Coy Mathis, a Colorado transgender first-grader, has been stirring up debate over anti-discrimination laws since her elementary school stopped letting her use the girls' bathroom.
Mathis, who had been attending Eagleside Elementary School in Fountain, Colo., is now being home schooled. Fox31 reports that the school told them Coy's only options were to use the nurse's bathroom, the boy's bathroom or the staff bathroom.
"We've temporarily pulled her from school until we can hopefully try to get the school to understand that being able to use the girls' bathroom is a very important part of her development because it's helping her affirm that people know that she is a girl," Mathis' mother Kathryn Mathis told HuffPost Live.
Kathryn Mathis said that she and her husband have worked to be patient and understanding with Coy through this process.
"It was kind of a long process because she had been telling us for some time, and we thought, 'Well maybe it's a phase, maybe if we just confirm to her that she really is a boy?' you know, try and encourage her toward boy things, then her phase would be over maybe," Kathryn Mathis said. "So it really took a lot of learning, research on our part because she was consistently telling us the same thing, that she was a girl. So we read lots of books, we contacted lots of support groups. We contacted her pediatrician and a child psychologist and it was very lengthy. And eventually we were told that we needed to support her and how she was, and you know, how she really was."
Michael Silverman, executive director of the Transgender Legal Defense and Education Fund, said that while Coy's school had originally been very supportive, they quickly came back and told Coy's family that she would no longer be allowed to use the girls' bathroom.
"Colorado is one of the 16 states across the country that has an anti-discrimination law that protects transgender people. Of course, the downside to that statement is that there are another 24 states that don't have any protections for transgendered people," Silverman said.
"Not only does it say you can't discriminate, it says you can't discriminate in places like schools... on bathrooms it means you have to let a transgender person use the bathroom that matches who they are. In Coy's case, that means the girls' bathroom. Coy's school continues to take the position that they think that Colorado's law is unclear. There is nothing unclear about Colorado's law."
Coy presented as male at birth, but now identifies and presents as a girl. She had been attending the school since 2011, however her parents say not until January of this year had the school confronted them with this.
So, her parents, Kathryn and Jeremy Mathis, filed a complaint against Fountain-Fort Carson School District 8 with the Colorado Civil Rights Division in February with the hopes that the school would change its stance, according to The Denver Post.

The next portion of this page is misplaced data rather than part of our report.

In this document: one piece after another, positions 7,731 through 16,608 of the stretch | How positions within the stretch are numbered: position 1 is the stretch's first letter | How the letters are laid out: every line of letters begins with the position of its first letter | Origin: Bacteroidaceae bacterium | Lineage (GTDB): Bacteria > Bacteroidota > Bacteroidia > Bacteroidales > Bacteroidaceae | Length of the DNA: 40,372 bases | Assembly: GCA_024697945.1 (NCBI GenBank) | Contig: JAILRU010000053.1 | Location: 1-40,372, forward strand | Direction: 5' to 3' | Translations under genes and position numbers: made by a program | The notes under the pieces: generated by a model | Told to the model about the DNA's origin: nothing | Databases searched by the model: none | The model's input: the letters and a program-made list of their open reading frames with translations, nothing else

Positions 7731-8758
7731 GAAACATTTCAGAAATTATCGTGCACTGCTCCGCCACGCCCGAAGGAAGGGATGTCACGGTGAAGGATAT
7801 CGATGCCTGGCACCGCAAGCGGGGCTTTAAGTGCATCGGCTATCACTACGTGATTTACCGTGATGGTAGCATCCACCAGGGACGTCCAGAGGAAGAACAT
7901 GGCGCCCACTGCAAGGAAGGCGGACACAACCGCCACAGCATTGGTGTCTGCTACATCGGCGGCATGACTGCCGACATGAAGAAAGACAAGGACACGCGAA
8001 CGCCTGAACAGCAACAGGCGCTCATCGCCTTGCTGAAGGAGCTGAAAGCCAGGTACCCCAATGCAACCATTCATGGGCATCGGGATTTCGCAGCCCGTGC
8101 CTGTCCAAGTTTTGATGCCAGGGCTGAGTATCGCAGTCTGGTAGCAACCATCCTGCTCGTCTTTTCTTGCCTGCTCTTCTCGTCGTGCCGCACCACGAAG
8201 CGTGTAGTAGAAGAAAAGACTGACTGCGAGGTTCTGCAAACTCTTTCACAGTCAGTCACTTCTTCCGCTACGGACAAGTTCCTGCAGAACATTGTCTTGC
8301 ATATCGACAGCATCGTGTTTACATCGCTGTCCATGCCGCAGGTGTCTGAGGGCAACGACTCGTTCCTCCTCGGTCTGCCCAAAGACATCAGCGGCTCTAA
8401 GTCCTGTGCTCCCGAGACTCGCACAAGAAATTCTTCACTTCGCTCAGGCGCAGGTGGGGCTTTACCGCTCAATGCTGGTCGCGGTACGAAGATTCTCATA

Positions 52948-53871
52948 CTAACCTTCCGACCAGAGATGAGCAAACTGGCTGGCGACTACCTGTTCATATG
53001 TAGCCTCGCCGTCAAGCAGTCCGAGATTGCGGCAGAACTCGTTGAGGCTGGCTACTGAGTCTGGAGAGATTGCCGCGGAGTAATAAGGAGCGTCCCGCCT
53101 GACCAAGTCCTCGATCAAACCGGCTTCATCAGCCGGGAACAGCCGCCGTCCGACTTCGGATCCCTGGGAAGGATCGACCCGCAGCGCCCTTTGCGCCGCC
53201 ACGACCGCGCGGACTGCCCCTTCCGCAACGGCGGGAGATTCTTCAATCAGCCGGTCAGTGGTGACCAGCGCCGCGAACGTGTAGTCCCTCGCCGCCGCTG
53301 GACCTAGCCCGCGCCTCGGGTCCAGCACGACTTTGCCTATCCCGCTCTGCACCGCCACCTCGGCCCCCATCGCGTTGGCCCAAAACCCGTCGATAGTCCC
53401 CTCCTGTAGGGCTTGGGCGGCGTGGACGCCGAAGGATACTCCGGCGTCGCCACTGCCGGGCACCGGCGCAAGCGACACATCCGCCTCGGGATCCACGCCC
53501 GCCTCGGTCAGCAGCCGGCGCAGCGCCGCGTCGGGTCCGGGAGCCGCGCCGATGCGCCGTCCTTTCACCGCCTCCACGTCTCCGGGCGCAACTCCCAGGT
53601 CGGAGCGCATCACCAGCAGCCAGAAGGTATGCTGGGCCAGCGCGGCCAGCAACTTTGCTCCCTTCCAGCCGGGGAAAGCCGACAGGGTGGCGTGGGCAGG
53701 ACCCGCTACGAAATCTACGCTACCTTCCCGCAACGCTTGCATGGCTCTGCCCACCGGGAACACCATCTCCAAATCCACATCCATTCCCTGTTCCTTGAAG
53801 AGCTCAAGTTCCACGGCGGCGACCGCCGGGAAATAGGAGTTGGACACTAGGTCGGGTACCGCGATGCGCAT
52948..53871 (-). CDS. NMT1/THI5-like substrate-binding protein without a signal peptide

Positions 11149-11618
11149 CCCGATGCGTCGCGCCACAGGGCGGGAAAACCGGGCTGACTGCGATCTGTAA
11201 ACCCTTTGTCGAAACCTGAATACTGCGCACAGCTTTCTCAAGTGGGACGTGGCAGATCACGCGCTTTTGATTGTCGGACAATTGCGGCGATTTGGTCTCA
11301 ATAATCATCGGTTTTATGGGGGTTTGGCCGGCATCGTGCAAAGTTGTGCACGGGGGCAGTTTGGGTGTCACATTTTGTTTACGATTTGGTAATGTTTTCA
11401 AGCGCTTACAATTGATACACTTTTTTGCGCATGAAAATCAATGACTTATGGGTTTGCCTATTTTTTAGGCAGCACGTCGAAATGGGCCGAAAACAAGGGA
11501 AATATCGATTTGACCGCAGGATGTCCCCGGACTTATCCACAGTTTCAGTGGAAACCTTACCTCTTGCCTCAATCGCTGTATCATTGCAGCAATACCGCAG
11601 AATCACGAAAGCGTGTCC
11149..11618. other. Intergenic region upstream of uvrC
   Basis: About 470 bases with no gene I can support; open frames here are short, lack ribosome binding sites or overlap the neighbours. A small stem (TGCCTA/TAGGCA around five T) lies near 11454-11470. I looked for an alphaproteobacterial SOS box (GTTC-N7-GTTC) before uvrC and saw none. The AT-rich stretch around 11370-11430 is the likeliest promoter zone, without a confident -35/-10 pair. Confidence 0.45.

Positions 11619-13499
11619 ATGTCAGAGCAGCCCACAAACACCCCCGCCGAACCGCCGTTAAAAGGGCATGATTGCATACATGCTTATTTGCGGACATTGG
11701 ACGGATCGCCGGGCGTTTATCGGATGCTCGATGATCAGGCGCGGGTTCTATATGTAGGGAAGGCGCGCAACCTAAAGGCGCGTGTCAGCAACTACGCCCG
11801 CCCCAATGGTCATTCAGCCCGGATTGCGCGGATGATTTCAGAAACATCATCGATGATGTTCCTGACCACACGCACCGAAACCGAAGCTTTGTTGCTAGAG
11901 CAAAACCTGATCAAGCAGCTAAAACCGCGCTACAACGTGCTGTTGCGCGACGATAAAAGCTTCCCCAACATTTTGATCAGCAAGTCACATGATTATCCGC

Unfortunately, it appears they will not. The Gazette reports that not only will the school district not enter into mediation with the family, they are also refusing to comment on their decision not to do so.
"They’re creating a giant divide and that’s a huge loss for the school because they have a really good opportunity for their students," Kathryn told Fox 31 KDVR.com. "They’re using it as a way to discriminate instead."
But WPTV cites attorney W. Kelly Dude, who represents Fountain-Fort Carson School District 8, as saying there are no Colorado cases which require public schools to permit transgender students to use restrooms of the gender with which they identify thus far.
Dude added that in ruling that Coy wouldn't be allowed to use the girls' restroom, the school "took into account not only Coy but other students in the building, their parents, and the future impact a boy with male genitals using a girls' bathroom would have as Coy grew older," according to the report.
"However, I'm certain you can appreciate that as Coy grows older and his male genitals develop along with the rest of his body, at least some parents and students are likely to become uncomfortable with his continued use of the girls' restroom," Dude added.
But Coy's family says that separating their daughter from the rest of her classmates sends a message that it is okay to discriminate.
Last month, Fountain-Fort Carson School District 8 released this statement about their decision:
The parents of Coy Mathis have filed a charge of discrimination with the Colorado Division of Civil Rights. They have chosen to publicize this matter by appearing on a nationally televised show with their child, sharing their point of view with national and local media, and holding a public press conference to announce the filing of the charge. The District firmly believes it has acted reasonably and fairly with respect to this issue. However, the District believes the appropriate and proper forum for discussing the issues identified in the charge is through the Division of Civil Rights process. The District is preparing a response to the charge which it will submit to the Division. Therefore, the District will not comment further on this matter out of respect for the process which the parents have initiated.